The fight against impunity continues
By supporting the Court, the countries that have joined the Rome Statute system have taken a stand against those who, in the past, would have had no one to answer to after committing widespread, systematic international crimes. The ICC calls on all countries to join the fight against impunity, so that perpetrators of such crimes are punished, and to help prevent future occurrences of these crimes
Facts and Figures
Today the Court has:
Over 800 staff members: From approximately 100 States.
6 official languages: English, French, Arabic, Chinese, Russian and Spanish.
6 field offices: Kinshasa and Bunia (Democratic Republic of the Congo, "DRC"); Kampala (Uganda); Bangui (Central African Republic, "CAR"); Nairobi (Kenya), Abidjan (Côte d'Ivoire).
2 working languages: English and French.
Headquarters: The Hague, the Netherlands.
There have thus far been 23 cases before the Court, with some cases having more than one suspect.
ICC judges have issued 29 arrest warrants against 27 suspects. Thanks to cooperation from States, 8 persons have been detained in the ICC detention centre and have appeared before the Court. 13 persons remain at large. Charges have been dropped against 3 persons due to their deaths.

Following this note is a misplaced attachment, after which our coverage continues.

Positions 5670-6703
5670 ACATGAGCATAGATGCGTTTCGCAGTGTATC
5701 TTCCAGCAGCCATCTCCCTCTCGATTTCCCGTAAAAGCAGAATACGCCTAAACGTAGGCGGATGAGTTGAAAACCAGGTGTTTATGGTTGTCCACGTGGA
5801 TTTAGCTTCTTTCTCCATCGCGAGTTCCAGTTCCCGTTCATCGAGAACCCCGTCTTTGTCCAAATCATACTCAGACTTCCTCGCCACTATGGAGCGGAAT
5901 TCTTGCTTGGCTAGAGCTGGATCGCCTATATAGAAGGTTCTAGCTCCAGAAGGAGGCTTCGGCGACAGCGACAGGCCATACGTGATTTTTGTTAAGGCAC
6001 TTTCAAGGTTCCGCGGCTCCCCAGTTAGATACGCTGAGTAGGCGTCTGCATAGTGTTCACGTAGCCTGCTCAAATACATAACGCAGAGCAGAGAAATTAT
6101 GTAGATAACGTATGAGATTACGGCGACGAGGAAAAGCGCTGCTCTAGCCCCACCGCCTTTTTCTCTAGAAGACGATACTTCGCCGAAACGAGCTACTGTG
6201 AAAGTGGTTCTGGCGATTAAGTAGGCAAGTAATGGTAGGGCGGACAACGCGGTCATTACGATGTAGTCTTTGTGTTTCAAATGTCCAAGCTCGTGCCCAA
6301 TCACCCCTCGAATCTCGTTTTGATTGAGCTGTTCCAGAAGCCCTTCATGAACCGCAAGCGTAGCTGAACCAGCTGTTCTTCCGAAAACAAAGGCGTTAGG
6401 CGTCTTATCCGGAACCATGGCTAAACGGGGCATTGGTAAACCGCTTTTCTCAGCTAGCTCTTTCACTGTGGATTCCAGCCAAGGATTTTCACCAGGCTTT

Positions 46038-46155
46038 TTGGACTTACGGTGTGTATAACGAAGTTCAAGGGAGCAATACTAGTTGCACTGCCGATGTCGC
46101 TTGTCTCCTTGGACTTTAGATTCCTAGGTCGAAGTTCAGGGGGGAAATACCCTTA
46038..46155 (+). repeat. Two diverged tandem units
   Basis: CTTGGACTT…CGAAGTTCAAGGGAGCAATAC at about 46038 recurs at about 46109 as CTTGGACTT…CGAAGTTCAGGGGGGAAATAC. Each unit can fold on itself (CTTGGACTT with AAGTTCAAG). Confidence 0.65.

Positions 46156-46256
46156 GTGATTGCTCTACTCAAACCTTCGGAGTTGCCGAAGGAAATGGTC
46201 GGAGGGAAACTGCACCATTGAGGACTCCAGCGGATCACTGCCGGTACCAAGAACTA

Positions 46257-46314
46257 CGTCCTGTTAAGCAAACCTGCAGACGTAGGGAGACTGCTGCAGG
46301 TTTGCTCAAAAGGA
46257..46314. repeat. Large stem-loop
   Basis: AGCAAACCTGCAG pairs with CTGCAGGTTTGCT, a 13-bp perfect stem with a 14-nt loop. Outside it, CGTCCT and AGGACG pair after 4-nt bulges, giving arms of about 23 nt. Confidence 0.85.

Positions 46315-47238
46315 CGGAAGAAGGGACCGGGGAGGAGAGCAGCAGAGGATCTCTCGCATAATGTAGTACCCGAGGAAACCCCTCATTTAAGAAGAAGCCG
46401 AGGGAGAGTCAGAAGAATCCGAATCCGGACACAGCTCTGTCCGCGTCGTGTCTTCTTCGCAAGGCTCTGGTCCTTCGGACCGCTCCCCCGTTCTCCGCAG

ICC judges have also issued 9 summonses to appear.
The judges have issued 4 verdicts: 3 individuals have been found guilty and 1 has been acquitted.
17 July 1998
Rome Statute adopted by 120 States
1 July 2002
Rome Statute ratified by 60 States
Rome Statute took effect upon ratification by 60 States, officially establishing the ICC. Since it has no retroactive jurisdiction, the ICC deals with crimes committed on or after this date.
Founding treaty: The Rome Statute
The creation of the Rome Statute in 1998 was in itself a historic event, marking a milestone in humankind's efforts towards a more just world.
The Rome Statute then took effect in 2002, upon ratification by 60 States. In addition to founding the Court and defining the crimes of genocide, war crimes, crimes against humanity, and – as of amendments made in 2010 – the crime of aggression (for these amendments to enter into force, they must be ratified by at least 30 States and then voted upon by States Parties in 2017), the Rome Statute also sets new standards for victims' representation in the Courtroom, and ensures fair trials and the rights of the defence. The Court seeks global cooperation to protect all people from the crimes codified in the Rome Statute.
Today the treaty serves as the ICC's guiding legal instrument, which is elaborated in such other legal texts as the Elements of Crimes, Rules of Procedure and Evidence and more. See all
ICC core legal texts.